the society, which is the young people and wage-earners. According to UNAIDS, an estimated 53.000 to 180.000 Indonesians were living with HIV-AIDS at the end of 2003. Another challenges that Indonesia must face is to reduce the consumption of tobacco in the society, in fact that tobacco is the second most important cause of morbidity and mortality.
The inequalities in Indonesia comes from many reasons, one of them is those people who live in rural locations are poor. Incomes of those who live in the city still much higher than the rural incomes, this leads to many poorer health outcomes in many ways. First of all, rural people have less money to afford for their healthcare. However, because rural areas spend less money on healthcare, there are fewer health providers that become attracted to provide any healthcare in the rural areas. Indonesia’s unique geography just made the rural areas became difficult to reach, since nearly 18,000 islands which around
6,000 are inhabited, the population is highly dispersed and hard to reach. Without proper physical infrastructure such as roads which is often missing or broke in the rural areas, it makes it harder to connect the inhabitants to the central health facilities, and also postponed the supply of medicines and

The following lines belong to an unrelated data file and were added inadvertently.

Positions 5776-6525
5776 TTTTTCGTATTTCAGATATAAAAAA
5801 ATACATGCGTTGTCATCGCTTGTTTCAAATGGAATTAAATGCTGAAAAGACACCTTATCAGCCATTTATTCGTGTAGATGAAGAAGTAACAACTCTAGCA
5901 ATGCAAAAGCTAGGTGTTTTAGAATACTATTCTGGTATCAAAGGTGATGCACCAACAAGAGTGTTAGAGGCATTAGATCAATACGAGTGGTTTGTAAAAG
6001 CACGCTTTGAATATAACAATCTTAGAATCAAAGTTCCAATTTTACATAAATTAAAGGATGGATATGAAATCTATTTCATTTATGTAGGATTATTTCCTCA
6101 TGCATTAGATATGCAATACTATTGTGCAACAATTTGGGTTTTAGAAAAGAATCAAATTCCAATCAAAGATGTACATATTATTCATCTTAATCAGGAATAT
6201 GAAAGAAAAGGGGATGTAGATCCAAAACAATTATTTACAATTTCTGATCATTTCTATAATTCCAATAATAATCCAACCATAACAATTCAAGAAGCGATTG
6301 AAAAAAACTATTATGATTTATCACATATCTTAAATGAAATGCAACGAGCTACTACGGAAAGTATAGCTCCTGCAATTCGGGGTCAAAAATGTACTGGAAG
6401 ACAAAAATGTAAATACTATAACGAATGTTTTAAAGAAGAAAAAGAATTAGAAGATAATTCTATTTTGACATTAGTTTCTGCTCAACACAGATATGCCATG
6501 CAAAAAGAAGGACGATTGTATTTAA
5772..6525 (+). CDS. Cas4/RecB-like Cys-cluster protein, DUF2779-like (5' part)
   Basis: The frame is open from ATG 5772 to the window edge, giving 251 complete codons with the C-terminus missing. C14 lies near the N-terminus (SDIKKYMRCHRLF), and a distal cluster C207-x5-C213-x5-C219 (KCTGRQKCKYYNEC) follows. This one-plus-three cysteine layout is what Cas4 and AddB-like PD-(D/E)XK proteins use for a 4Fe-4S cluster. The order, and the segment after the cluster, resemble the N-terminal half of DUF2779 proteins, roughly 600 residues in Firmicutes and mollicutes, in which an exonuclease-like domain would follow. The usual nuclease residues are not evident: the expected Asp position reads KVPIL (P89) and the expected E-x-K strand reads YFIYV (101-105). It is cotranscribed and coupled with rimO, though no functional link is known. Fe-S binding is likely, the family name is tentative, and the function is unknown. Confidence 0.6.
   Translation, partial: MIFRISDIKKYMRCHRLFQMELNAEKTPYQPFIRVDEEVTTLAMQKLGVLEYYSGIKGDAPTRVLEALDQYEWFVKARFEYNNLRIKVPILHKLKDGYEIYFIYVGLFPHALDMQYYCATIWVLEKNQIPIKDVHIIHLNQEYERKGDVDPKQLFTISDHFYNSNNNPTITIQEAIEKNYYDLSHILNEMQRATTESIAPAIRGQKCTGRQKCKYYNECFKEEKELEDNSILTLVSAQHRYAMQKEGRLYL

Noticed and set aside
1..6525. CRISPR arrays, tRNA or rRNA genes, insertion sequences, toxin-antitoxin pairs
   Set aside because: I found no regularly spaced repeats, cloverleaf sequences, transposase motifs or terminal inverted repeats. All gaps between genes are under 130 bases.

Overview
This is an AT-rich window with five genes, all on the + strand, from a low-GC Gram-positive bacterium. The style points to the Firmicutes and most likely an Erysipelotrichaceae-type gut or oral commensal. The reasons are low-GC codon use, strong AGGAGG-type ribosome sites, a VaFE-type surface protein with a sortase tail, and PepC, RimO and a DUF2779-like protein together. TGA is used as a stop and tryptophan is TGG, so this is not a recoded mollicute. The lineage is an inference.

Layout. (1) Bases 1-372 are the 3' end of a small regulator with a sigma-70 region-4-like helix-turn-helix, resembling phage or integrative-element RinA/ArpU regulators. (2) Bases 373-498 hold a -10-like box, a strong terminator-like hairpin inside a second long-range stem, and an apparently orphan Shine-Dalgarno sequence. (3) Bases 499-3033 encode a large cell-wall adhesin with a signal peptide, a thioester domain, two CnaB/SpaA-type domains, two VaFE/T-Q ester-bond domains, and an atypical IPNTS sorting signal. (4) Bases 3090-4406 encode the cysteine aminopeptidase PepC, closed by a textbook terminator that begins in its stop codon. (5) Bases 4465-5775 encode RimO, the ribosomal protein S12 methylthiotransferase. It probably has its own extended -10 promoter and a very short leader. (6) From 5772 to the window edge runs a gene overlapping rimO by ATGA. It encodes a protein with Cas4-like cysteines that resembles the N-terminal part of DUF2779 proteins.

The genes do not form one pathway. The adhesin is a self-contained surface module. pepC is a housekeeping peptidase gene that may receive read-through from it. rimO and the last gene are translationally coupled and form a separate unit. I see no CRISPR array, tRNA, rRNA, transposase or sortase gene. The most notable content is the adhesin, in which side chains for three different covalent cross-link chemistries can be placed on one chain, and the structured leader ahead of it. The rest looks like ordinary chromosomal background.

health equipment. Furthermore, managing health in rural communities will become harder since rural communities tent to have lower levels of education. Many studies have proven that education of girls is very important, with educating girls comes smaller families with better health and higher incomes.
Improving health services for those who live in rural areas is crucial. According to Firman Lubis, a medical professor at the University of Indonesia, one of the fundamental human right is the access to good healthcare and those who live in rural areas tend to come from lower socio-economic backgrounds, which makes them more vulnerable to tragic healthcare costs when disease strikes. Since the financial crisis in 1998, a daily income of less than US $1 has been decline, but rising wealth has barely reduce people’s exposure to the dangers of unexpected health expenditure, plus, these people are often uneducated about how to manage their own health, and they think that by experiencing some unexpected disease that force them to face unanticipated medical costs will bring them back to below the poverty line. Indonesia need to fight the inequality in its healthcare system and raise standards of care in rural locations to match those received in urban environment, since 55% of Indonesians still living in rural areas.